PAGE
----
Stick curling is on display next weekend at the provincial open championships in St. Albert.
Twenty-four two-person teams of any combination of gender are competing to represent Alberta at the 2020 nationals.
The majority of the stick players have ties to the St. Albert and Morinville curling scene.
“It’s exciting. We’ve got some very competitive curlers in both clubs,” said Randy Olson, president of the Alberta Stick Curling Association.
Teams from Grande Prairie, Stony Plain and Ellerslie are also entered.
“Ideally we would like to get representation from around Alberta for sure, but we get quite a good turnout here in northern Alberta and they end up filling those spots,” Olson said.
The list of teams includes wheelchair curlers.
“It’s great to have them participating in the event,” Olson said.
Two-person stick curling consists of one-hour six-end games with six rocks per team per end. One member of each team stays at each end of the ice and the two delivering curlers alternate six stones each per end as their teammates skip that end and then the roles are reversed.
Each stone must be delivered with a curling stick from a standing position or in a wheelchair.
“It’s a very quick game. There is really very little sweeping involved. You’re not allowed to sweep between the hog lines so it's just throw the rocks up and down the ice,” said Olson, noting some instructors are teaching youths to deliver a rock with a stick before attempting to throw from the hack.
“They actually see what happens with the rock when it goes down to the end and then they move on to regular delivery,” Olson said.
The fourth annual open provincials is different from the Alberta Sturling Championships that started in 2004.
“It’s basically the same rules except the one minor difference in Sturling is that it allows you to actually throw from the hack as well as just using the stick. You can have somebody that’s a stick curler for one partner and a regular curler for the other partner or both can be regular curlers to play the two-person game,” Olson said.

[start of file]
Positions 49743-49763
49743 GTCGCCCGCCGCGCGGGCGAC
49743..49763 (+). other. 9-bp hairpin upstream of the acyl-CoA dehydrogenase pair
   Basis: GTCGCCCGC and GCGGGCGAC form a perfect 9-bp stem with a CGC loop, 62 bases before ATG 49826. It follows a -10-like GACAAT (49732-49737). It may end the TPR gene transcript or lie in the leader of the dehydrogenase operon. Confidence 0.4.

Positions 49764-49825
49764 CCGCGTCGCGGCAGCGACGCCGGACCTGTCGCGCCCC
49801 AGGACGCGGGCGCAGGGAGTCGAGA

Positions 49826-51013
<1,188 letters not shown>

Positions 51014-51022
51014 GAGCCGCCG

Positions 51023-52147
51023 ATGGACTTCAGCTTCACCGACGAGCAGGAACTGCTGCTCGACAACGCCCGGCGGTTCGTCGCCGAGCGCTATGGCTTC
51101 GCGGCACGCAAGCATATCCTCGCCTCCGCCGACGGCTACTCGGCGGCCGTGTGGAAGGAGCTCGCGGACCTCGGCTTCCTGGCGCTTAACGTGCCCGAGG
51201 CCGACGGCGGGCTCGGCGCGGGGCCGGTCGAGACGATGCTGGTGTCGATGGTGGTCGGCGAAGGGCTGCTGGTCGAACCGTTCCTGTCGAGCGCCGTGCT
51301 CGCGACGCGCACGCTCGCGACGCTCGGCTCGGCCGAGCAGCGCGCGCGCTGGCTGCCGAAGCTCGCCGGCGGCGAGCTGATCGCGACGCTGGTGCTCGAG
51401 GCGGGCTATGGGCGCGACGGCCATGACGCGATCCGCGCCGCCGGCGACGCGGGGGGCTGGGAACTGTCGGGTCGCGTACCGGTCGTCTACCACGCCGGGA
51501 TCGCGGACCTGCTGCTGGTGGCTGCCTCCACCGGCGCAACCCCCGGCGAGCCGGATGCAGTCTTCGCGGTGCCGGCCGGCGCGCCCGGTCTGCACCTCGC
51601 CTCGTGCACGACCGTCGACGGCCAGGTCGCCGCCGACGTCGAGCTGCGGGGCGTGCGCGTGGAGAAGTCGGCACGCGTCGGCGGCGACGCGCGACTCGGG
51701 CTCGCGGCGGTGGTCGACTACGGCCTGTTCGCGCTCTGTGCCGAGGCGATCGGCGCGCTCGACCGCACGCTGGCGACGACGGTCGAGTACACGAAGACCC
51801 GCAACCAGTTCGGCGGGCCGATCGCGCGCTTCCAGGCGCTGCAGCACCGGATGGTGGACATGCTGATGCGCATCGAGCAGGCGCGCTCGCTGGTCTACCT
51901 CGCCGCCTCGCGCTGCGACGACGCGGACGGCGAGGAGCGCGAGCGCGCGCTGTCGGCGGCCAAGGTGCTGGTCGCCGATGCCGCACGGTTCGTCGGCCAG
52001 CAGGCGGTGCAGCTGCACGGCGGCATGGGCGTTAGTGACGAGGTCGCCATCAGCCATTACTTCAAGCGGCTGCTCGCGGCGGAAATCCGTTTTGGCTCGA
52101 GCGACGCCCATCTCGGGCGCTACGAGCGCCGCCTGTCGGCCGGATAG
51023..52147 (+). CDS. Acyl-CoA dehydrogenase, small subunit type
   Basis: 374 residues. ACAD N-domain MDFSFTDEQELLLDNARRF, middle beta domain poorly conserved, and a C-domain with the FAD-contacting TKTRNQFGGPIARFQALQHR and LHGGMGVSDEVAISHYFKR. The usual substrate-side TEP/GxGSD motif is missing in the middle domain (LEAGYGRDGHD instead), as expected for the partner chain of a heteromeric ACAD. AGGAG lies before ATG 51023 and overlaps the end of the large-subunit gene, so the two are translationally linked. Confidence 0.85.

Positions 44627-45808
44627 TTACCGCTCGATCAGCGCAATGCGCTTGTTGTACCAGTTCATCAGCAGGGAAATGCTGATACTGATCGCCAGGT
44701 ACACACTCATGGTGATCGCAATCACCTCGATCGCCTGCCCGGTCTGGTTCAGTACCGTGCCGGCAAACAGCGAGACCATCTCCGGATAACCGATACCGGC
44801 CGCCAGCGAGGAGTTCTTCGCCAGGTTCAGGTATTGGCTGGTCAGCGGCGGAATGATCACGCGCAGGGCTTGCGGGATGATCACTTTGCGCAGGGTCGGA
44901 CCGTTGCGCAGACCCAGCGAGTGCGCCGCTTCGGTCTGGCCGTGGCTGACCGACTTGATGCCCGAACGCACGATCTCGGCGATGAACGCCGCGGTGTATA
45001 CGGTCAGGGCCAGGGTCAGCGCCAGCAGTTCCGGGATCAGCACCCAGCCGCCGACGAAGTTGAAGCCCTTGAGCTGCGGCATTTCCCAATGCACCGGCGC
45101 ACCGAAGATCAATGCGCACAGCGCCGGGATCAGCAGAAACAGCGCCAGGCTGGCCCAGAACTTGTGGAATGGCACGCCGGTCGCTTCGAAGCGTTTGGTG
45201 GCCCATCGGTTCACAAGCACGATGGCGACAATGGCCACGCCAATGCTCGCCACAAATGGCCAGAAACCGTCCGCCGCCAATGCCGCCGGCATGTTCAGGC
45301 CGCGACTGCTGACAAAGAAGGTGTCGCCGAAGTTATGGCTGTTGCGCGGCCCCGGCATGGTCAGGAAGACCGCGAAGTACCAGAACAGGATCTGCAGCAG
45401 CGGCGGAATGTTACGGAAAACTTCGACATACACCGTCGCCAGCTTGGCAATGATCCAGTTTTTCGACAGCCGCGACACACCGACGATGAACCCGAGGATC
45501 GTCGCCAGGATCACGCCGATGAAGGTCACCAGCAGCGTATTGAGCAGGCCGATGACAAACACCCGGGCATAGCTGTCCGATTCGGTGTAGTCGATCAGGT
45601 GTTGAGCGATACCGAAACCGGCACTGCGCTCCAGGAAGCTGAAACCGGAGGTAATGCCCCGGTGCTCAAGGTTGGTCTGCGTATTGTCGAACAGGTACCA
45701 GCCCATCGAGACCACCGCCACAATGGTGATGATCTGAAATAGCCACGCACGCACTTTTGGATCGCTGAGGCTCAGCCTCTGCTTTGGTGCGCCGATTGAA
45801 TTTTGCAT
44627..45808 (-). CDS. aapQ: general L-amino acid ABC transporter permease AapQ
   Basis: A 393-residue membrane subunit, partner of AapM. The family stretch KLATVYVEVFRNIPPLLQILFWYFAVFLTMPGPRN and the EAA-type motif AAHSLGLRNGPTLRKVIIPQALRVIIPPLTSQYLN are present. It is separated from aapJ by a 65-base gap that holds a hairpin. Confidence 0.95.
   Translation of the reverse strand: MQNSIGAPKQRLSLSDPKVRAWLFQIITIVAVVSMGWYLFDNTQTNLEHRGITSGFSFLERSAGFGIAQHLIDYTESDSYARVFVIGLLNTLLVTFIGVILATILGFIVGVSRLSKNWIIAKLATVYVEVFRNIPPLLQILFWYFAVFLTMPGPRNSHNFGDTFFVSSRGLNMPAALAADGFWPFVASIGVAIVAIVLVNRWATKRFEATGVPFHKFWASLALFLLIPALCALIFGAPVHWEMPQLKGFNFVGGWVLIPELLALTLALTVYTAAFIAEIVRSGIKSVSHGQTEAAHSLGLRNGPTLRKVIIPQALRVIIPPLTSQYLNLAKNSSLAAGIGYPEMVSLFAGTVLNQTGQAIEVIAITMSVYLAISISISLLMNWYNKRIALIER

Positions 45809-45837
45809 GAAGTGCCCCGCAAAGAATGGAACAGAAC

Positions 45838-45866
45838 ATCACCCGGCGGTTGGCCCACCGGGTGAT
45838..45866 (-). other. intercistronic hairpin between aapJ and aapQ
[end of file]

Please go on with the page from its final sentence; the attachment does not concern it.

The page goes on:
The inaugural open stick provincials debut in 2017 in St. Albert with Tony Van Brabant and Scott Holland of Morinville winning the Alberta Stick Curling Championship trophy sponsored by Milt and June McDougall of St. Albert.
Milt McDougall and Bob McKenzie of St. Albert captured the Sturling championship in 2014 at Wetaskiwin.
Ryan Meyer and Dennis Fitzgerald of Morinville teamed up to win the 2018 open provincials at Ellerslie with a 3-2 score in an extra end against Olson and his wife, Ruby.
Meyer and Fitzgerald were the 2014 national finalists when it was staged in St. Albert, the site also for the 2018 Canadian championship.
Last year at the Granite, the Olsons needed an extra end for the 3-2 decision against Meyers and Ervin Yaremko of Morinville.
All the former champions from Morinville are among the teams to beat at provincials while the Olsons have home-ice advantage at the St. Albert Curling Club.
“Obviously, it’s a lot of pressure,” Olson said of repeating.
The Olsons are also among the 48 teams confirmed for the April 6 to 9 nationals at Highland Curling Club in Regina.
Olson is a delegate at the national level and is in charge of the tournament’s website.
At nationals, spots are reserved for the provincial championships across Canada and the rest are available through a registration process.
There is also a 12-team women's division at nationals.
Last year at nationals in Cornwall, P.E.I., the Olsons tied for second in their pool and missed out in qualifying for the championship bracket by a draw to the button as the top two teams in each pool advanced.
Provincials consist of four pools of six teams each to determine the qualifiers in the eight-team championship and 16-team consolation brackets.
Pool play starts 9 a.m. Friday and the last draw in the round robin is 11 a.m. Saturday.
The playoffs begin at 2:30 p.m. Saturday (consolation) and 10 a.m. Sunday (championship).
The finals are 2:30 p.m. Sunday.
Visit albertastickcurling.ca for draw times and results.